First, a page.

I have 28 days left in retail management, and I think I’m being thrown a crazy sendoff party. I’d like to present two vignettes from my past week. One, the tale of a young everyman, trying to find a way to make ends meet, interviews for a job. The other, a passionate relic of a bygone era sees hope for a continuation of his beliefs. Both, deeply funny, in an intensely depressing way. Now, with your permission, I present:
The Crapplicant: The Heywood Jablome Story
One Unemployed Man’s Journey into a Barnes & Noble
Only to Leave the Same Barnes & Noble Unemployed
A young man walks up in jeans and a drug rug. He’s tall, and heavily built with an expression that manages to combine apathy, malice, and wondering where that fart smell is coming from. Our heroic Cafe Manager approaches him.
“Nice to meet you! I’m Derek,” hand outreached, waiting for the customary response.
“…Ok. Well, lets have a seat.” The handsome Manager shuffles through his papers, “I see you worked at Taco Bell and Cashwise before this”
“Yeah, I was in high school.” the Crapplicant grumbles defensively.
“Well, I was in high school. Those were the only kind of places I could work.”
The Cafe Manager is perplexed by this statement. Had he offended the young man?
“… I was wondering if you liked working in food service.”
“No. Not really.”
“I guess we’re done here, then. Have a nice day.”
Willst du mein Freund sein?
Many months ago, when our Cafe Manager was still a Merchandise Manager, he stood at the customer service desk. An elderly man approached, smartly, but not expensively, dressed. He spoke with a thick accent.
“I’m looking for a book about Heinrich Himmler.”
The manager thought nothing odd about this request; a new biography on Himmler had been released the previous week.
“No, not that one, I’m afraid,” the man replied. “I’m looking for a different one. I left the information about it back at my office, though.”
That’s no problem,” the manager replied, having danced this jig before, “what can you tell me about it?”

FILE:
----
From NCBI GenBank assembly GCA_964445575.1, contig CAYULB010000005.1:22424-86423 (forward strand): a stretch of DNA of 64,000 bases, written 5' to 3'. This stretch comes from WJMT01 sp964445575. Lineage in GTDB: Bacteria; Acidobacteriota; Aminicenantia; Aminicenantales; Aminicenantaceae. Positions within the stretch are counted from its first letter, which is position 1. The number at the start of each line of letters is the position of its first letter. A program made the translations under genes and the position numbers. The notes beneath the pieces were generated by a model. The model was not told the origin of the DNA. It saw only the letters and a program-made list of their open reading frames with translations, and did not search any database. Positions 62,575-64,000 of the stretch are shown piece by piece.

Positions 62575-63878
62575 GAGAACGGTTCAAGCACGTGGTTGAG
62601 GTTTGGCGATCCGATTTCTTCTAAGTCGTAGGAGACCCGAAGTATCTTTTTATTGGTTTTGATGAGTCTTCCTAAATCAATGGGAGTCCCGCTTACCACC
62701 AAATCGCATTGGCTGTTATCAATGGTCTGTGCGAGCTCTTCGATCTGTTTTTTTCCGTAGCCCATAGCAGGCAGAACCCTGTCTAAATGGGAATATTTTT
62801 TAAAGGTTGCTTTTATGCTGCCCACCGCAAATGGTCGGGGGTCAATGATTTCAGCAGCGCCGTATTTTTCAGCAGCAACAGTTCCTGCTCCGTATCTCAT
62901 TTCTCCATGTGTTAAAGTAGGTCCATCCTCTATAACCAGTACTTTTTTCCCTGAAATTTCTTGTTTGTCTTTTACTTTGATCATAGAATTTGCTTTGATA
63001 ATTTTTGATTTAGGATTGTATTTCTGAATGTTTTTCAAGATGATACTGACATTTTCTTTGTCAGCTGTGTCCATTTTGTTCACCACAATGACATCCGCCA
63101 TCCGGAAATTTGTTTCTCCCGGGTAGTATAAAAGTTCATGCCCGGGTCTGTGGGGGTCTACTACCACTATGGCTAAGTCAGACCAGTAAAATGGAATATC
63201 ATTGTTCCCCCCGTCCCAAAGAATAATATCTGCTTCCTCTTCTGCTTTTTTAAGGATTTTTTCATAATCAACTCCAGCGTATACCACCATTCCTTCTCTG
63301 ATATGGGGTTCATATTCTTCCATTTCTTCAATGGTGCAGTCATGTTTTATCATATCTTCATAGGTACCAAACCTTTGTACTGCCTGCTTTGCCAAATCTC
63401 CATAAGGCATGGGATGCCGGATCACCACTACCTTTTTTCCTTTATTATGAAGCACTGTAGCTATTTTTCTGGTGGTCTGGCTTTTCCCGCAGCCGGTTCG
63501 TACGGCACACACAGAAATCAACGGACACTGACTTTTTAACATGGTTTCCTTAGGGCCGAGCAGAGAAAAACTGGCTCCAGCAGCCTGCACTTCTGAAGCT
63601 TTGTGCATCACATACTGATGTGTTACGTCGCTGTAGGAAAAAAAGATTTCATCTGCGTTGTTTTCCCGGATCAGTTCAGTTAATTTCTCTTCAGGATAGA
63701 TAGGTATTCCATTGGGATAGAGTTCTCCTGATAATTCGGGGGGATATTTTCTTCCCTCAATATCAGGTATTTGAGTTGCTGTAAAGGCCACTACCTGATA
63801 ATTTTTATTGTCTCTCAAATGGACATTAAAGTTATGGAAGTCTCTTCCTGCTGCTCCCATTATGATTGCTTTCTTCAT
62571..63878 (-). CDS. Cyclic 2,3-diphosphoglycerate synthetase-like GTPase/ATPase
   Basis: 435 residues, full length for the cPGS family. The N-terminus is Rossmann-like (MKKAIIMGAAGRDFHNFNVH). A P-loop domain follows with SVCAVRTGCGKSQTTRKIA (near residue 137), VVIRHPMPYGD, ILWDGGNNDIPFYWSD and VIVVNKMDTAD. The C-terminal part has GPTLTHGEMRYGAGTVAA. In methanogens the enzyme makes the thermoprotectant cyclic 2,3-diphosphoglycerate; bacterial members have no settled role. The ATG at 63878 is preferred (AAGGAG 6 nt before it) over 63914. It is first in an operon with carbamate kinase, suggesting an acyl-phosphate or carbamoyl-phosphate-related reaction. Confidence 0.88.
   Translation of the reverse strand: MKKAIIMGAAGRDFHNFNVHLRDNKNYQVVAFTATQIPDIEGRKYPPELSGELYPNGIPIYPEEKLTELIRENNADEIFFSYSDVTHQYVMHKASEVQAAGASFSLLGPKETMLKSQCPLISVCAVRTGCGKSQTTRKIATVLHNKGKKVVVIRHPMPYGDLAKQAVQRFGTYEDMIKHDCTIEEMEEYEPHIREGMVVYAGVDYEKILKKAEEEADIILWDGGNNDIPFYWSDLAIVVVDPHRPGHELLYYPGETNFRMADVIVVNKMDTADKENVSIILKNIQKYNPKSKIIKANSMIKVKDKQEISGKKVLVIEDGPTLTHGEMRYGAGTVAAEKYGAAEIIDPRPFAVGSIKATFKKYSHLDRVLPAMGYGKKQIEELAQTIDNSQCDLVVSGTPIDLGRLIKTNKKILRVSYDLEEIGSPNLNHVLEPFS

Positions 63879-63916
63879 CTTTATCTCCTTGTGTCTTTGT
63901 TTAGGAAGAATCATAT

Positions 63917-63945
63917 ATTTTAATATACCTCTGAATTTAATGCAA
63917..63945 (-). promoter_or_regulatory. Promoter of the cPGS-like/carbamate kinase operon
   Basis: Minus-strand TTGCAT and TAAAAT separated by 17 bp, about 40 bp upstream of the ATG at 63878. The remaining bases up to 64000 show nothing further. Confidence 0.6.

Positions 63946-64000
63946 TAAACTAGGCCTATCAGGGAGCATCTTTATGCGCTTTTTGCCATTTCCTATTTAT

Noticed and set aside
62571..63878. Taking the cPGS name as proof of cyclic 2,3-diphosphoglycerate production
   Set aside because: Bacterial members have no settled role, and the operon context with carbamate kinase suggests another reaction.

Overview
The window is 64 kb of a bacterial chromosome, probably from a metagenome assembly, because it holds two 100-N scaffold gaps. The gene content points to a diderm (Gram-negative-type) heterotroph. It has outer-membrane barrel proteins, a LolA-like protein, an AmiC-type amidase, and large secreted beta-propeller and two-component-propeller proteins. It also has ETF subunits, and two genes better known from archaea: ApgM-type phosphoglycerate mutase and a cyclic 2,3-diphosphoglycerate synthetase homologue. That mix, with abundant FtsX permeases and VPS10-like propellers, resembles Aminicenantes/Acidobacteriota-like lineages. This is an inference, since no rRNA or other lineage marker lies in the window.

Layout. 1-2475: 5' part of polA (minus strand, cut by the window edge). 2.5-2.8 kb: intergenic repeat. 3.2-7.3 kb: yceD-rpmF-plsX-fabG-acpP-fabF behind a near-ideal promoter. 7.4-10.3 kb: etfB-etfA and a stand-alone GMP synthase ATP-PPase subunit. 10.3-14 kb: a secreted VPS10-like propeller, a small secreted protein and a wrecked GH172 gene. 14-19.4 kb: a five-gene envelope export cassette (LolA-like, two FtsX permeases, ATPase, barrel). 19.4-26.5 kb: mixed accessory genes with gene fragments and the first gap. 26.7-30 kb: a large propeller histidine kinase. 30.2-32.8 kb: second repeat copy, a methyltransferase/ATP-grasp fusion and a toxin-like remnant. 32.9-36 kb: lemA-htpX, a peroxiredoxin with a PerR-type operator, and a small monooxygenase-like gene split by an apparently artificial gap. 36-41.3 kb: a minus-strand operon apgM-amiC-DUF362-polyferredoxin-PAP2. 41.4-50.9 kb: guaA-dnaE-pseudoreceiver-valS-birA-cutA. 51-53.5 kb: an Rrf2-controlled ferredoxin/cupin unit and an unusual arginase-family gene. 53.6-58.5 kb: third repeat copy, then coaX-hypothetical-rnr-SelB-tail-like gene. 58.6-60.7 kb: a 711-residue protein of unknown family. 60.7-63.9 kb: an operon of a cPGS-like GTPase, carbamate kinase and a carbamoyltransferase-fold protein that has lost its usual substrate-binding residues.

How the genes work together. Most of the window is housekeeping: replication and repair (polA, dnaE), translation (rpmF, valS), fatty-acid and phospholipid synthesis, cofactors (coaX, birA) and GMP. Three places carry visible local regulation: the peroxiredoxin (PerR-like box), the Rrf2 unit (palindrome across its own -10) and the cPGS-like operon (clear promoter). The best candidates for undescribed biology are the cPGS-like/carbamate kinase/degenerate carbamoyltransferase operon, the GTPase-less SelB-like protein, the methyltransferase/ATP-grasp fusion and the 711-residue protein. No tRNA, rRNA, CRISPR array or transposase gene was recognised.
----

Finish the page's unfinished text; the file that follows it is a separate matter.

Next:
The man began talking about the book, explaining how it used Himmler to show the social and economic climate leading up to WW2. He then explained why he wanted this particular biography.
“You see, this book isn’t put out by the Jew media. The Jews are a dirty people, and cannot be trusted.”
Needless to say, our fearless Manager was stunned. This customer was a Nazi. Not a, “Oh man, that guy is such a Nazi,” way. A real one. The Manager kept his cool, though. He realized that, if they found the book the man was looking for and had to order it, the Manager would now have the man’s name, address, and phone number. All useful bit of information for groups that track down potential war criminals.
Unfortunately, the search yielded nothing, and no information was collected.
The Cafe Manager noticed the man standing at customer service, getting help from a bookseller. The Manager recounted the tale to the Cafe Server he was working with. After the man had been helped with his books, he came up to the cafe.
He put his book down on the counter to purchase it. It was Mein Kampf. The Cafe Server turned to the Manager, struggling to hold back shocked laughter. The transaction proceeded smoothly; the man didn’t drop more hard J’s, but did spout some interesting interpretations of the bible, then sat down to enjoy his drink.
When the man left, he left behind a gift:
A small twig, covered in sprouting buds.
The Cafe Manager put out a picture to the internet, asking for information. Some speculated that it was an oak branch, which are common in Nazi imagery and symbolism.
Is the twig a message?
Should the Cafe Manager try and track the man down?
Will the Manager see the man before he’s done at his job?
Only time can answer these questions. One thing is for sure though:
That guy is a Nazi.